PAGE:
Marmorated stink bugs
In the home garden, pears, both Asian and European, are among the prime tree fruit targets of brown marmorated stink bugs (BMSB, the technical name Halyomorpha halys). Other frequent targets include apples, nectarines and peaches.
Few cultural and mechanical methods exist for managing Brown Marmorated Stink Bugs (BMSB) in the home garden. Unfortunately, there’s no way to get rid of them. Gardens adjacent to wooded areas are typically among the most severely damaged.
No single resource lists all management options, so consider this a sampler of what you can try. Most likely, a combination will be wise.
Destroy egg clusters when seen and flick the insects into slightly soapy water. A spray of kaolin clay (Surround-at-Home) can reduce fruit damage when thorough coverage is applied but realize that the tree will appear as if coated with dust.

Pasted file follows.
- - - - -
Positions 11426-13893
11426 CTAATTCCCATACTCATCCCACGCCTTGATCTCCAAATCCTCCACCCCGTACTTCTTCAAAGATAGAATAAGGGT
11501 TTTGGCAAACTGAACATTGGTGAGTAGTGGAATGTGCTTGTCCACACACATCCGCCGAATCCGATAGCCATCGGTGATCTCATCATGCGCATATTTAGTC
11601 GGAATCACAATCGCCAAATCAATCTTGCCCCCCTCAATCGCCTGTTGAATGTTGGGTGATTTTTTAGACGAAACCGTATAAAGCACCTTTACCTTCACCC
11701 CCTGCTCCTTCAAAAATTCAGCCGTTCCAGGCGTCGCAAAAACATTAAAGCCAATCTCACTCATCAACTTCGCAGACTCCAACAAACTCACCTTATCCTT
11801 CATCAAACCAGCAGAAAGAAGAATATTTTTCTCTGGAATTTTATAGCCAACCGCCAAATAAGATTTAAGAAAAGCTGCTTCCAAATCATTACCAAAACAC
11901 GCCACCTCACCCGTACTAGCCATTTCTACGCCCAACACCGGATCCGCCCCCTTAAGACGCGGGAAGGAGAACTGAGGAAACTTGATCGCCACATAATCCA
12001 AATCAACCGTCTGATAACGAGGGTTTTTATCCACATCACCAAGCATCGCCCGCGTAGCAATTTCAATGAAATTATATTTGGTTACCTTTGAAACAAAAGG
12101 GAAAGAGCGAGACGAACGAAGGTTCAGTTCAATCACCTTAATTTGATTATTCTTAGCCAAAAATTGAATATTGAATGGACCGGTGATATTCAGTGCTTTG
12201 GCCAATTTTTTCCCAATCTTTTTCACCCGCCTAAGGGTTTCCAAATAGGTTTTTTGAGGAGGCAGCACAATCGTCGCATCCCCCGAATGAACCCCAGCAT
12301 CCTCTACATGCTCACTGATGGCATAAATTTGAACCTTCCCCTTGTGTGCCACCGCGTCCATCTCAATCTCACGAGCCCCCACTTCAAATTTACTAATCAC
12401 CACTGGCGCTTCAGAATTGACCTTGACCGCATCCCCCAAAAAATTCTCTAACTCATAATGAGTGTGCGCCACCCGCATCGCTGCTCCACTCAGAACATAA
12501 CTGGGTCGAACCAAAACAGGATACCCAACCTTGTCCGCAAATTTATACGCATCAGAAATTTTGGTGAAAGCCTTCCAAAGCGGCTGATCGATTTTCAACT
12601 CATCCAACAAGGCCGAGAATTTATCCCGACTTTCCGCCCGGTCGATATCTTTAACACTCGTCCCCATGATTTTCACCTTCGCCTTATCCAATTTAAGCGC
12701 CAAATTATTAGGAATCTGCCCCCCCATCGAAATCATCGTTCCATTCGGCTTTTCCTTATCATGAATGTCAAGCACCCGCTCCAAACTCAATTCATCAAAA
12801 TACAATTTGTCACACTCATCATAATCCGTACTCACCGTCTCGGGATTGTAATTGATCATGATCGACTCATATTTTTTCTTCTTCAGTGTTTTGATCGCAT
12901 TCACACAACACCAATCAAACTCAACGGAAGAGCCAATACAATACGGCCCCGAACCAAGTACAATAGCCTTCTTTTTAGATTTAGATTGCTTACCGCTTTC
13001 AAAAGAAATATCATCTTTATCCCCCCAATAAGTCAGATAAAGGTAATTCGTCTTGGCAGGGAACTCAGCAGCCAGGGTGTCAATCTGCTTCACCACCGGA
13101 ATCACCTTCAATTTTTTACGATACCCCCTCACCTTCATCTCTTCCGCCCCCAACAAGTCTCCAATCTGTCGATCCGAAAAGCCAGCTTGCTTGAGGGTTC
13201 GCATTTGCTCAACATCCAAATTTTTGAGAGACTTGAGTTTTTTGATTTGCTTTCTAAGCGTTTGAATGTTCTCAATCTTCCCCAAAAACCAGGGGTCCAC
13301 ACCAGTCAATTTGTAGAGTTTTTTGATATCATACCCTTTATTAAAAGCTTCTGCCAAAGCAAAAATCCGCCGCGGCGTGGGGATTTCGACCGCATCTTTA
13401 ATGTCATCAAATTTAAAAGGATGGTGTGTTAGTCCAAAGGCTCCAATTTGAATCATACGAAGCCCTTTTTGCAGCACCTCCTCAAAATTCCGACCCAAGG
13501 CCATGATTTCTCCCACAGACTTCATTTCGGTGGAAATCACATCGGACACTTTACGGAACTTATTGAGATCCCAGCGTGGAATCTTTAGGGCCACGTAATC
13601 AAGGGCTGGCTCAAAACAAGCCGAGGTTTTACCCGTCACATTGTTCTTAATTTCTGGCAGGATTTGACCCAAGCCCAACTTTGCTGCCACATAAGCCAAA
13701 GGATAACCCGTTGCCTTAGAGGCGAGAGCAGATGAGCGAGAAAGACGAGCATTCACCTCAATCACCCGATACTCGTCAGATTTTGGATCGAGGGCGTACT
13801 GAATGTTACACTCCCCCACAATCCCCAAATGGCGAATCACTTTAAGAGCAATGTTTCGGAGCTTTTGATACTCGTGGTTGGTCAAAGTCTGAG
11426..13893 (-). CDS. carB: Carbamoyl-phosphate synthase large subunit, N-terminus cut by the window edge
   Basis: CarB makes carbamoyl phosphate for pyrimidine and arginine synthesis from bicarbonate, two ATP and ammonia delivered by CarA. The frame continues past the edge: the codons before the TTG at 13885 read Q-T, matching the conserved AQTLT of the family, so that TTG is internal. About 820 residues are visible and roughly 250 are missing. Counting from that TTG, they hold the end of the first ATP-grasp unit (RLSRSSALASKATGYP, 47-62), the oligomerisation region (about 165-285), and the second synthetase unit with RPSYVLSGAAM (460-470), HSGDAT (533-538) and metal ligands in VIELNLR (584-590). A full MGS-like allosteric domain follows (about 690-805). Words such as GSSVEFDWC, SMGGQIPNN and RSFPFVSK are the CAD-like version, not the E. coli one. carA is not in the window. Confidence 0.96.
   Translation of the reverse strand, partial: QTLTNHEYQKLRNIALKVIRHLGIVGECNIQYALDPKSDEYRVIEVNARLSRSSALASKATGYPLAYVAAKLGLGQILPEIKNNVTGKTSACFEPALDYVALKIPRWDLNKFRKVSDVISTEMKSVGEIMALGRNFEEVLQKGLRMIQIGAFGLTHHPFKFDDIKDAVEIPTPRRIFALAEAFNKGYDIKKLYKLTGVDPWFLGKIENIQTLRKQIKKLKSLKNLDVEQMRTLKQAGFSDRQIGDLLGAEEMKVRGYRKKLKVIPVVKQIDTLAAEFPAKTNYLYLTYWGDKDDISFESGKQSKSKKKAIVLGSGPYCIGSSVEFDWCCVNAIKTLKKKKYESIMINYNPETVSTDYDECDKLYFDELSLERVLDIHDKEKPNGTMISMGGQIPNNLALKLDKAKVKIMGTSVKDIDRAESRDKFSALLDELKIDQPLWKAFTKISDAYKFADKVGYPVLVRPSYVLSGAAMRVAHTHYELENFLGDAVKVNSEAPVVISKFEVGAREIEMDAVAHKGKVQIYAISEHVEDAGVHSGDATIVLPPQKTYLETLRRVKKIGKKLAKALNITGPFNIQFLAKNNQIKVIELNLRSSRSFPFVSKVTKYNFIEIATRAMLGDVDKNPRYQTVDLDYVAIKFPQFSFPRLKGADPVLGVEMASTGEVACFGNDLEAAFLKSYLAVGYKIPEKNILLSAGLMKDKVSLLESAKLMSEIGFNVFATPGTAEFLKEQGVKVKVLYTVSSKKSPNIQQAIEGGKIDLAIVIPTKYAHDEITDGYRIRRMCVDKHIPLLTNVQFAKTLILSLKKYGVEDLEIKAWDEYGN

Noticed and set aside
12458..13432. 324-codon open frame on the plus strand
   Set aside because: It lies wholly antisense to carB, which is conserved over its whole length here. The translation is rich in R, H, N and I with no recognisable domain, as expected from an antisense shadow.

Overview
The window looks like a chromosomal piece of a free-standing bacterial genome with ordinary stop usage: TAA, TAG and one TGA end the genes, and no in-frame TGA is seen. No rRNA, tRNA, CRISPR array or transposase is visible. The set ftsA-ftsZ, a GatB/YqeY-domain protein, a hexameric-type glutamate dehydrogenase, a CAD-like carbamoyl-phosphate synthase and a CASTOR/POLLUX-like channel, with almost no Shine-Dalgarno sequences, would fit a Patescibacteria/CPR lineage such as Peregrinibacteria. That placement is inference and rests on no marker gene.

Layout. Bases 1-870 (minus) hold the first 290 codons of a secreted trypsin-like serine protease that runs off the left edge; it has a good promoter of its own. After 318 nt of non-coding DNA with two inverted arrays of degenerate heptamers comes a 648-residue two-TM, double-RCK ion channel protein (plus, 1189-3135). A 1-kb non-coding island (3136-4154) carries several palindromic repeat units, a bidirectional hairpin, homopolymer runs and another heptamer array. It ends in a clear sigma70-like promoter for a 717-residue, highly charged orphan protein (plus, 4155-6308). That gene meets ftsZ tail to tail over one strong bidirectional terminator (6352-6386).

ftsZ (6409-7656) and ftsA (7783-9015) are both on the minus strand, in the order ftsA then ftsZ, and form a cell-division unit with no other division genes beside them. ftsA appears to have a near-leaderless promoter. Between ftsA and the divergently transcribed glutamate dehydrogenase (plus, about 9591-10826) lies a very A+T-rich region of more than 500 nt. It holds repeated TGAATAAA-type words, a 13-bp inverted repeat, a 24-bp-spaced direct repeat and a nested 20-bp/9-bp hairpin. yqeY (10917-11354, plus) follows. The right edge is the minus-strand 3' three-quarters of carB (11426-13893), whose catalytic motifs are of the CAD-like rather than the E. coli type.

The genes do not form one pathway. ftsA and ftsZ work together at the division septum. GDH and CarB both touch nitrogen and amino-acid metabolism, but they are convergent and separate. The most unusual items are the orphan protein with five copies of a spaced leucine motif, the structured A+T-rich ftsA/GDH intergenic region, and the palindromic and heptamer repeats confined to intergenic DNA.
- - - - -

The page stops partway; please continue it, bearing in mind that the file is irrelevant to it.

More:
Exclusion by protecting the planting with floating row cover is advised with vegetables. This might work for pears if you can rig a protective “sleeve” for individual branches. Then, too, some folks bag individual fruits such as is done against codling moth.
No effective pesticides are available for home use against BMSB. Even so, the active ingredient azadirachtin (neem extract) may be useful to help limit populations as it is suggested for use against other, less damaging stink bugs. Then, too, insecticidal soap, sold under various brand names, may also limit activity, but only if the spray contacts the insects.
In general, insecticides are more likely to be useful against the nymphs (youngsters) than against the adults. Follow label directions for dilution rate and frequency of use.
“Brown marmorated stink bugs” contains images of various life stages as well as detailed information. (http://entnemdept.ufl.edu/creatures/veg/bean/brown_marmorated_stink_bug.htm) Notice that the antennae of every life stage, from the youngest to the oldest, are marked with white bands.
Thank you Jean. It sounds like it is going to be a battle. Doug
Yes, it will. But there's hope. I've received anecdotal reports from previous clients that their BMSB population declined through the next several years.